Much of what was shown can be seen in Office for iPad(s aapl): Large touch targets with a ribbon-like interface and little (if any) need for a mouse or hardware keyboard. The modern Office apps will be Universal Windows Apps so the experience will generally be the same on a Windows Phone 8.1 handset as it is on a Windows 8.1 computer.



5 Responses to “Here’s what Microsoft announced the first day at Build 2014”

  1. Craig Campbell

    What interests me is the cross-platform apps – in particular, if we could take an app already written for Windows Phone and easily port it to Windows 8.1/RT. If that were possible, it could be a much needed kickstart for Windows RT…. It seems from the announcement though, that the intention is kind of the opposite – taking 8.1/RT apps and porting to Windows Phone. That’s disappointing if it doesn’t work both ways, since as poor as the Windows Phone store may be in comparison to iOS/Android, it’s still leaps and bounds better than the desktop 8.1/RT store!

  2. Dave Johnson

    To Asok Smith,

    I was one of the Metro interface haters for a long time, however then I actually spent 2 days using it (my Windows 7 notebook died and I was given an amazing Dell XPS 15 with a touch screen). Now I use two screens one (the notebook) is touch and the other is a 24″ non touch in an extended desktop user.

    The touch interface now is second nature to me, it is like an iPad to me, I use the machine for work however, so I don’t play touch based games on it, other than maybe chess and the like. I use a mouse and keyboard for absolutely everything, apart from resizing the pages in Office 2013 or my browser. The Metro interface is simply a start screen for me, full of large icons that make it easy to start my WORK apps.

    To be very fair to Windows 8, it is virtually the same as Windows 7 in the way that I use it, apart from the fact that I have more resources available to me from the same spec machine, I feel that the multi tasking is better.

    But I don’t use the Windows Store, as I don’t need it for work, and apart from the Dilbert Reader what really is of value in it from a work purpose, I get my Office from a download from the network, as does my AV, as does Visio, as does my ERP system as does anything of importance.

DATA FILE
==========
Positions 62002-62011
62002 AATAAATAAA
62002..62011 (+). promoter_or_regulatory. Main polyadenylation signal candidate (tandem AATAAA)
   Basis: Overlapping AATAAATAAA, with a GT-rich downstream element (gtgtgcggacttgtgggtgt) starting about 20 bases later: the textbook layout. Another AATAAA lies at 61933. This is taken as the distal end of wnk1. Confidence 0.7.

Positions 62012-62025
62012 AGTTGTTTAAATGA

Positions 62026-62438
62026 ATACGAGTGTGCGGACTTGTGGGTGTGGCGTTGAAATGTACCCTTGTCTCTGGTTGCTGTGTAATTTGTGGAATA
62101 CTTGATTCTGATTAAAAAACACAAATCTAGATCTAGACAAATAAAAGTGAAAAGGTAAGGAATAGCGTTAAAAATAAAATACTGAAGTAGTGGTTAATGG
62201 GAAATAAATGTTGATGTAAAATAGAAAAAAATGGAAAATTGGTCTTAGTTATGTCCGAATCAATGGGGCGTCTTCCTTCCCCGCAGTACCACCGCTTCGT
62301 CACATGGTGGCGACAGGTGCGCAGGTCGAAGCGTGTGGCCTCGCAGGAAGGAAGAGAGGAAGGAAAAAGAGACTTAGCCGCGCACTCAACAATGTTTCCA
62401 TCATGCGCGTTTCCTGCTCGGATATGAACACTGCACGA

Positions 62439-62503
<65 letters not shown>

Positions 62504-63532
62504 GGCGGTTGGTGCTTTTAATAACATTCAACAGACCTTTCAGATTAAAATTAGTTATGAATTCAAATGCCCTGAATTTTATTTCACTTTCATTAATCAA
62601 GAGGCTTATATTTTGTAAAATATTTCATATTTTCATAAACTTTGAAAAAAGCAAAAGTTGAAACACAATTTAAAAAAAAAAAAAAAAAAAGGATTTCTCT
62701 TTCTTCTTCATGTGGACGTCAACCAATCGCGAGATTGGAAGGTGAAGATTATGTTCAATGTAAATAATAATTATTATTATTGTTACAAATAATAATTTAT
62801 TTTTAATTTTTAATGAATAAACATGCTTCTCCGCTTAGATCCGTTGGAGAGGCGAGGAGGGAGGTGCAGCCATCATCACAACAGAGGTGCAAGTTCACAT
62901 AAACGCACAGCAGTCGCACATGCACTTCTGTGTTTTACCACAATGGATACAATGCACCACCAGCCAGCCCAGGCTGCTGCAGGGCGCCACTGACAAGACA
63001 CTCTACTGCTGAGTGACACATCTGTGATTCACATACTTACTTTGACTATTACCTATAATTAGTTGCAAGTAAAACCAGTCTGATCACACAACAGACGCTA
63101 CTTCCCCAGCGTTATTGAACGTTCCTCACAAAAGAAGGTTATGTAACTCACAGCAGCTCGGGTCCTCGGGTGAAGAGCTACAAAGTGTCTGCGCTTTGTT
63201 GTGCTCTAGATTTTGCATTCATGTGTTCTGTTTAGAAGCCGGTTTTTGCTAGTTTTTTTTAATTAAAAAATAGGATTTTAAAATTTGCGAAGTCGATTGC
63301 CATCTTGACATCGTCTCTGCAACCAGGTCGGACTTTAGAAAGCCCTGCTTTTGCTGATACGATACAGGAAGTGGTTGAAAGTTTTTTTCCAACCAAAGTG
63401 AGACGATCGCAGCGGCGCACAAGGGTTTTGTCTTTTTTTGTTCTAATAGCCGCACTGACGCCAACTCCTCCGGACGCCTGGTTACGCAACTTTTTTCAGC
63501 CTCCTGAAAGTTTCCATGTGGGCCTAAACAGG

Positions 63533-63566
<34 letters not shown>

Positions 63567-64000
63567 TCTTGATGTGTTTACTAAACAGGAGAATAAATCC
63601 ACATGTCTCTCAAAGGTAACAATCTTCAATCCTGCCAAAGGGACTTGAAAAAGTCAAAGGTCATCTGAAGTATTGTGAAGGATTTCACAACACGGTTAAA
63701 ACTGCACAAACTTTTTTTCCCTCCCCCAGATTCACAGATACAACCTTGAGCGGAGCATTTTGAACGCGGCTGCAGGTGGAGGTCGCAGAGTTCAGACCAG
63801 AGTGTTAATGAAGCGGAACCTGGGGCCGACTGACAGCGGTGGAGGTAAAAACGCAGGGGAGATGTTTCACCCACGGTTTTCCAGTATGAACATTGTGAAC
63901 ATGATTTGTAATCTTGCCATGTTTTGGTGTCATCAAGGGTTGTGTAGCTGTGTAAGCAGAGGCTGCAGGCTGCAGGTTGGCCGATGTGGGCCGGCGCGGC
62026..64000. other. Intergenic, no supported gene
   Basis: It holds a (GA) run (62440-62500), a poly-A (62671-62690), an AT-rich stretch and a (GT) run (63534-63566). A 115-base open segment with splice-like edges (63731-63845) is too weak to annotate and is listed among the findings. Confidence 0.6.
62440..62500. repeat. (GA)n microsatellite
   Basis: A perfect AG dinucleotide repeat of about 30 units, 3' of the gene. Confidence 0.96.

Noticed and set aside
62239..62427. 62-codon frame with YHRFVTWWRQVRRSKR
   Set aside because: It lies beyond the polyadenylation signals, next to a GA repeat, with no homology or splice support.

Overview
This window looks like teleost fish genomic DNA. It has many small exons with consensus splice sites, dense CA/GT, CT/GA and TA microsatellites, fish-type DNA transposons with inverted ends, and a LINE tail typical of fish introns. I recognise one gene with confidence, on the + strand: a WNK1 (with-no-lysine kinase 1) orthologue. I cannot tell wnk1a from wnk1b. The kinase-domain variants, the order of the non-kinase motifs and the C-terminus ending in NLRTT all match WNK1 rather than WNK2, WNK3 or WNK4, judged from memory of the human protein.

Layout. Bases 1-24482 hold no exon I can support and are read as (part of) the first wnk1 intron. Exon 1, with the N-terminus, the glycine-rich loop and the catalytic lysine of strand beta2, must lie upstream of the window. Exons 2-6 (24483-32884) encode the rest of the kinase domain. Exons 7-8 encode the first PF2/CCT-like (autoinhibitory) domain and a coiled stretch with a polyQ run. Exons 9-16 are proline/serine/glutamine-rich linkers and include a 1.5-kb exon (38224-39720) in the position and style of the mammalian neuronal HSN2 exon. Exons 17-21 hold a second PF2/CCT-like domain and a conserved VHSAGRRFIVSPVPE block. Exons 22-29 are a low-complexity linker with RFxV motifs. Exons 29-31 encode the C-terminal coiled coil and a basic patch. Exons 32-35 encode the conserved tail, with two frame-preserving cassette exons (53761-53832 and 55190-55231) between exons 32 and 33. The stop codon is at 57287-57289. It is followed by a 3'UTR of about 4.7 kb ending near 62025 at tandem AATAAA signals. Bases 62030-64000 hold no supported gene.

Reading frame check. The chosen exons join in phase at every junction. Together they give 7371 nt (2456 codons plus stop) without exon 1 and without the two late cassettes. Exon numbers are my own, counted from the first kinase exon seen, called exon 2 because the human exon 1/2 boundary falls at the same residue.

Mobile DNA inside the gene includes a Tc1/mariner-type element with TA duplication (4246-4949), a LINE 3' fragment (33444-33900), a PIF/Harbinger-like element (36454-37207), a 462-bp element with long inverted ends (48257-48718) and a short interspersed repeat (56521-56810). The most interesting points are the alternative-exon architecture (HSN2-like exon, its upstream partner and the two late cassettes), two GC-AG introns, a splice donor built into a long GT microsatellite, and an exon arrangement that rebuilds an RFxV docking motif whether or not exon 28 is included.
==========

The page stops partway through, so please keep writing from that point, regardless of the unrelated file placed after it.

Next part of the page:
I am curious to your statement that the Metro Interface is universally hated, as honestly I don’t think that you can hate something that you use no more than 3 times a day. Perhaps a little overreaction to something so small.

    I know that this is off topic, however I think that the ecosystem that Microsoft has designed, from the phone, tablet, XBOX, Windows Desktop, the Windows Server, to the Hybrid Cloud Option to Azure, is the only complete end to end solution from any vendor, so if you agree with the ecosystem concept you have to work with the solutions involved. Therefore a fault with something that I use 3 times a day for 5 seconds per time, that has no impact on my ability to function effectively, could be overlooked in the quest for the value of an end to end solution.

    Now back to the tirade that will come. (BTW I wrote this on my Galaxy Tab, so I believe that I am relatively unbiased on interfaces)

  3. Asok Smith

    How is it considered “desktop friendly” when the “restored” Start Menu is nothing but a reformatted version of the universally loathed Metro UI Start Screen? Microsoft is completely insane. Their first attempt at “restoring” the start menu was just a button that took you back to the dreadful Metro UI. Now the second attempt is just a miniature version of Metro UI which accesses ONLY Metro UI apps and NOT DESKTOP PROGRAMS! I wonder who they think they are kidding? Certainly not their bread and butter enterprise and SMB customers. If anything, these pretend-restorations just continue to demonstrate the utter contempt that Microsoft has for their rapidly fleeing customers.

    • Dennis Beatty

      How is the ‘loathed UI Start Screen’ anything but a reformatted Start Menu? I get it that people miss the comfort of seeing something they are used to (the start menu) and when they hit start they see a full sized version of that start menu, but that’s all it really is, so I have never understood the intense hate for it. Desktop apps ARE ON THE START MENU and will be on the restored start menu..